Voice Staff Report
Three winter storms that brought ice, snow and frigid temperatures to the County last week left thousands without power. South Kentucky Rural Electric reported that at the peak of the outages about 21,000 outages were reported in their service area. By Wednesday, February 17th, SKRECC outage map showed McCreary County reporting over 3,000 outages, more than 50%, of the 6,222 SKRECC customers in McCreary County were without power.
McCreary County’s SKRECC crew of linemen worked to restore power with one contractor crew and one tree trimming crew until last Sunday, the 21st, when several crews from Georgia arrived in the County to help restore power to the less than 200 remaining customers without power.
Kentucky Utilities had outages of approximately 100 in the County and had power restored by Tuesday evening.
During the week of storms that began on Thursday February 11th until Saturday February 20, 2020, McCreary County law officials and fire departments responded to over 150 calls for assistance. The 911 Center fielded over 356 calls for assistance. McCreary EMS crews responded to around 100 calls over ice and snow covered roads during this difficult time.
The calls that came into the 911 Center ranged from vehicle accidents, status checks, downed power lines, trees blocking roads and needing assistance. The McCreary Sheriff’s Office reported working around the clock delivering medicine, groceries, doing status checks and taking people to warming centers. The Sheriff’s Office helped evacuate the Cumberland Manor Nursing Home to the Flat Rock Baptist Church where they helped set-up 50 beds for the residents.
Several fire departments manned their station houses around the clock ready to respond to the many calls that were coming in. Whitley City Fire Department kept their station manned and responded to emergency calls of all types including helping EMS ambulances get to patients on ice and snow covered roads. The North McCreary Fire Department worked all night Monday the 15th, cutting trees out of the roadways and later in the week helped extricate an injured electric worker. Pine Knot, Eagle Sawyer and West McCreary Fire Departments all worked tirelessly and responded to the situation with whatever the call warranted. All the fire departments in McCreary County are manned with volunteers.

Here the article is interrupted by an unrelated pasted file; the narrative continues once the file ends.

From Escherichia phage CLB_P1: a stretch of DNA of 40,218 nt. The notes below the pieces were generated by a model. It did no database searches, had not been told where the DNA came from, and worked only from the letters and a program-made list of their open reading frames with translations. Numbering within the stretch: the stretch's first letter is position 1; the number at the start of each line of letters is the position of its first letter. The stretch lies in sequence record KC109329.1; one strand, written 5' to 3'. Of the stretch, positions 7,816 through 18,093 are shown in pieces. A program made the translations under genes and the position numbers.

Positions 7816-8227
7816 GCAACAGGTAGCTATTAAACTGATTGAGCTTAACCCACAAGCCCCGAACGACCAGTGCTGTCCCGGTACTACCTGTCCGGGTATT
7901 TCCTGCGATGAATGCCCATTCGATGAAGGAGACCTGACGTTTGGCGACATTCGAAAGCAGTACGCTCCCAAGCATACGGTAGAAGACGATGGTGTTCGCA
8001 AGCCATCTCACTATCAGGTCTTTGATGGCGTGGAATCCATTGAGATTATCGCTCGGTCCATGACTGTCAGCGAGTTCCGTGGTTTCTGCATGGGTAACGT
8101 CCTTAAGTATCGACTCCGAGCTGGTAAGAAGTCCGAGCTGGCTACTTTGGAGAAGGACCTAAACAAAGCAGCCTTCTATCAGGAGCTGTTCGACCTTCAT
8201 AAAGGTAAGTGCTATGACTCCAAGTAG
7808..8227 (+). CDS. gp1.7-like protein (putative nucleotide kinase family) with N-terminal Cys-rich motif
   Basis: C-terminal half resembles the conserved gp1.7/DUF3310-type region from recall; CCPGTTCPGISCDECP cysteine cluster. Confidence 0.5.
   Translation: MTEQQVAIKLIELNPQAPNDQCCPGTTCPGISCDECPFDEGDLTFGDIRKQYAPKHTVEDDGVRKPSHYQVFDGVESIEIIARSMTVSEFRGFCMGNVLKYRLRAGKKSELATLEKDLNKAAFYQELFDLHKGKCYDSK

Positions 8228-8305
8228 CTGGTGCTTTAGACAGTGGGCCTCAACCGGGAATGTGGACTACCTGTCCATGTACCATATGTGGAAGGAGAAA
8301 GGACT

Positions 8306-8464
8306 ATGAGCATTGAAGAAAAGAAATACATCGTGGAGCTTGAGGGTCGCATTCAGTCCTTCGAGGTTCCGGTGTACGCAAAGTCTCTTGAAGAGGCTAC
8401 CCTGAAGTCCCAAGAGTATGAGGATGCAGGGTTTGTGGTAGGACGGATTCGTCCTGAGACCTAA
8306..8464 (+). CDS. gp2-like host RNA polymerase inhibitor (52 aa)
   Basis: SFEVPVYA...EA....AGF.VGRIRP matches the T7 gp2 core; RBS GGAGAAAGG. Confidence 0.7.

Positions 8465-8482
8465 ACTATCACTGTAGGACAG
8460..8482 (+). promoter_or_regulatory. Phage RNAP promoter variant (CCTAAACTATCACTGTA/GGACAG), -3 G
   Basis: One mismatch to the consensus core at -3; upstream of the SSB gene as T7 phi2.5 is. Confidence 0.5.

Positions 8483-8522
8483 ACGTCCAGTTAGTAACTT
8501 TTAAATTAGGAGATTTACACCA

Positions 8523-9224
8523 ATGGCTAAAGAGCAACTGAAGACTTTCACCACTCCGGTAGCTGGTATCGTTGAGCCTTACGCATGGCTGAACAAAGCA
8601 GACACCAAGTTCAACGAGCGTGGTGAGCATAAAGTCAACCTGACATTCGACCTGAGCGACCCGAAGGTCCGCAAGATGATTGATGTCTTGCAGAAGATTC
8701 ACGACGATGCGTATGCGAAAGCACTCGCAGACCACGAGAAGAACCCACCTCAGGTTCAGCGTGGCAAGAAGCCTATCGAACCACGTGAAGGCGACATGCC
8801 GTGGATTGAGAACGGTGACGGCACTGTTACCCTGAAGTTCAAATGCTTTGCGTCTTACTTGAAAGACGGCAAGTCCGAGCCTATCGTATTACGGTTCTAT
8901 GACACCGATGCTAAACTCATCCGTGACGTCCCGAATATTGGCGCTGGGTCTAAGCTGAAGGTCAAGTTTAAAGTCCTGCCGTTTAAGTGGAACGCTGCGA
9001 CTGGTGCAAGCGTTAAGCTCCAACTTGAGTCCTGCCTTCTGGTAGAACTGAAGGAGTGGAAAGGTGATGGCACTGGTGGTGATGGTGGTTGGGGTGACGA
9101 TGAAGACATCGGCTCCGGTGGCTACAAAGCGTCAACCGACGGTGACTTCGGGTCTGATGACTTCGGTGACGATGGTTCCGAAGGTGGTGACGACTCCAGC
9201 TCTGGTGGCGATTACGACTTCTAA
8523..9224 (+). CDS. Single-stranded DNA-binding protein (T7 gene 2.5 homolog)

The County Judge Executive’s Office with Judge Greene and Deputy Judge Nathan Nevels helped deliver groceries, cut trees on county roadways, helped with the warming center, helped evacuate the Cumberland Manor Nursing Home residents, managed the incoming calls and kept the Judge’s Office staffed with someone to take calls for assistance. Both officials worked every day, some days as late as midnight.
Emergency Management Director Stephen McKinney set up a warming center in the courthouse, for which he was able to procure from the State EOC a pallet of bottled water and 1,000 heater meals. He planned and executed moving the Cumberland Manor residents to Flat Rock Church, took people to dialysis treatment in Burnside and Wayne County, delivered gas for generators, dog food and farm supplies, propane and also helped with traffic incidents. After an 80 hour week McKinney said, “I have probably forgotten half of what happened, but it was a long week.”
Brenda Blevins, ABC Officer, Michelle Perry, Tourism Director and Megan Neal, Court Security Officer, helped by staying at the warming center covering shifts, some overnight, which helped keep the daily county activities going.
The County Road Department had six trucks running daily spreading salt. Tony Kidd, Road Supervisor, estimated 150 tons of salt were put on the county roadways. He said workers averaged at least 10 hours a day, including weekends, treating roads, cutting trees and helping ambulance crews get to patients.
The McCreary Water Department was able to keep the water flowing to houses and businesses with the use of generators. Kroger brought in a back-up mobile generator to keep the store operating.
The Voice experienced a first last week. It was the first time The Voice was not able to print a weekly newspaper in the 20 plus years it has been in existence. Electrical, computer/internet and cell phone outages prevented staff from working remotely or in the office, when staff could make it to the office, in time to meet our print deadline on Wednesday.